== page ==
Welcome to Throw Forward Thursday where we jump into the future and see what it looks like. Today, we go into 2038 and we’re going to take a slightly different style to this week’s Throw Forward Thursday. Our team at Tomorrow Today Global puts together what we call news bulletins from the future. This is to act as thought provokers for our clients and I want to share one or two of these with you over the next few weeks. And so today we’re going to hear a radio broadcast from the future announcing, well, this is possibly the future of politics.

Here’s a two and a half minute radio broadcast from the year 2038. Have a listen.

We interrupt our normal programming with some breaking news this Wednesday afternoon, 12th of May, 2038. In a stunning election victory yesterday, Ha Latada was elected president of Estonia. If you haven’t heard of Ha Latada before, this might not sound surprising until you hear that Ha Latada is not a person, it’s a computer algorithm developed by the Kodanik party of Estonia. This is the first time an artificial intelligence computer algorithm will take the lead in a national government in any country around the world. The use of artificial intelligence has been commonplace in many industries for over a decade. It gathered acclaim with the financial advice industry in the early 2020’s as investors increasingly relied on A.I. algorithms to manage their share portfolios rather than risk their investment on human intelligence and emotions. It was actually way back in 2014 that a Japanese venture capital firm first appointed an A.I. algorithm to its board of directors to act as director of New Pharmaceutical Ventures. By 2027, Japan had made it illegal for financial advisors to give advice without consulting an algorithm.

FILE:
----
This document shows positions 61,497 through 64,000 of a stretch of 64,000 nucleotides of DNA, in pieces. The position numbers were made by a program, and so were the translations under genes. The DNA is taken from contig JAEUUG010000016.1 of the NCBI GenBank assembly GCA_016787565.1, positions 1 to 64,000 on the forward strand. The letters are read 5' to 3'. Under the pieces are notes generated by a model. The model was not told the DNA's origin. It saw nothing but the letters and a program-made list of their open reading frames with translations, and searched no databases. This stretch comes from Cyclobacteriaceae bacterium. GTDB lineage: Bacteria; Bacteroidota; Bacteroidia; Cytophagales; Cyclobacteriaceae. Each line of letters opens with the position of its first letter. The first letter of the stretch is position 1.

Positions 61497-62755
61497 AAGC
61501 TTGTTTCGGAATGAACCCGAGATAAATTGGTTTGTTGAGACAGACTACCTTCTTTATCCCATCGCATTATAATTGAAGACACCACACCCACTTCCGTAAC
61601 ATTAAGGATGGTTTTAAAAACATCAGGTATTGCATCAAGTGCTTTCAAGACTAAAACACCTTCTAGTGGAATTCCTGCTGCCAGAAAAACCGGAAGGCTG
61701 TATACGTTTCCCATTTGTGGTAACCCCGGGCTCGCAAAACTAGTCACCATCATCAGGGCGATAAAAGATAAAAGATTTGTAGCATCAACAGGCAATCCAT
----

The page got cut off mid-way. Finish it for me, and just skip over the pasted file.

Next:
The medical industry was the next to embrace A.I., employing algorithms extensively in the diagnosis of diseases and prescriptions of treatments. By the late 2020s, patients had not just accepted the use of A.I. by their doctors, they were insisting on it. It wasn’t much of a stretch when the British National Health Service started replacing doctors with A.I. bots in 2029. It was a roaring success, reducing costs for the NHS, but also significantly improving the experience for patients.

As more and more industries prove the value of A.I. and the average person in the street becomes more confident using computer based intelligence systems in many different ways in their daily lives, perhaps it was inevitable that these algorithms would make their way into the political world. And it was probably also inevitable that Estonia would be the first country to experiment with A.I. politicians. Estonia is one of the world’s leading digital nations. Back in 2016, Estonia started experimenting with digital citizenship and was a founding member of the Digital Nations Group of countries.

Ha Latada the computer programme, is now the Estonian president and will hold the position for the next five years. The rest of the world will watch eagerly wondering or maybe even hoping if very soon we can get rid of all politicians everywhere.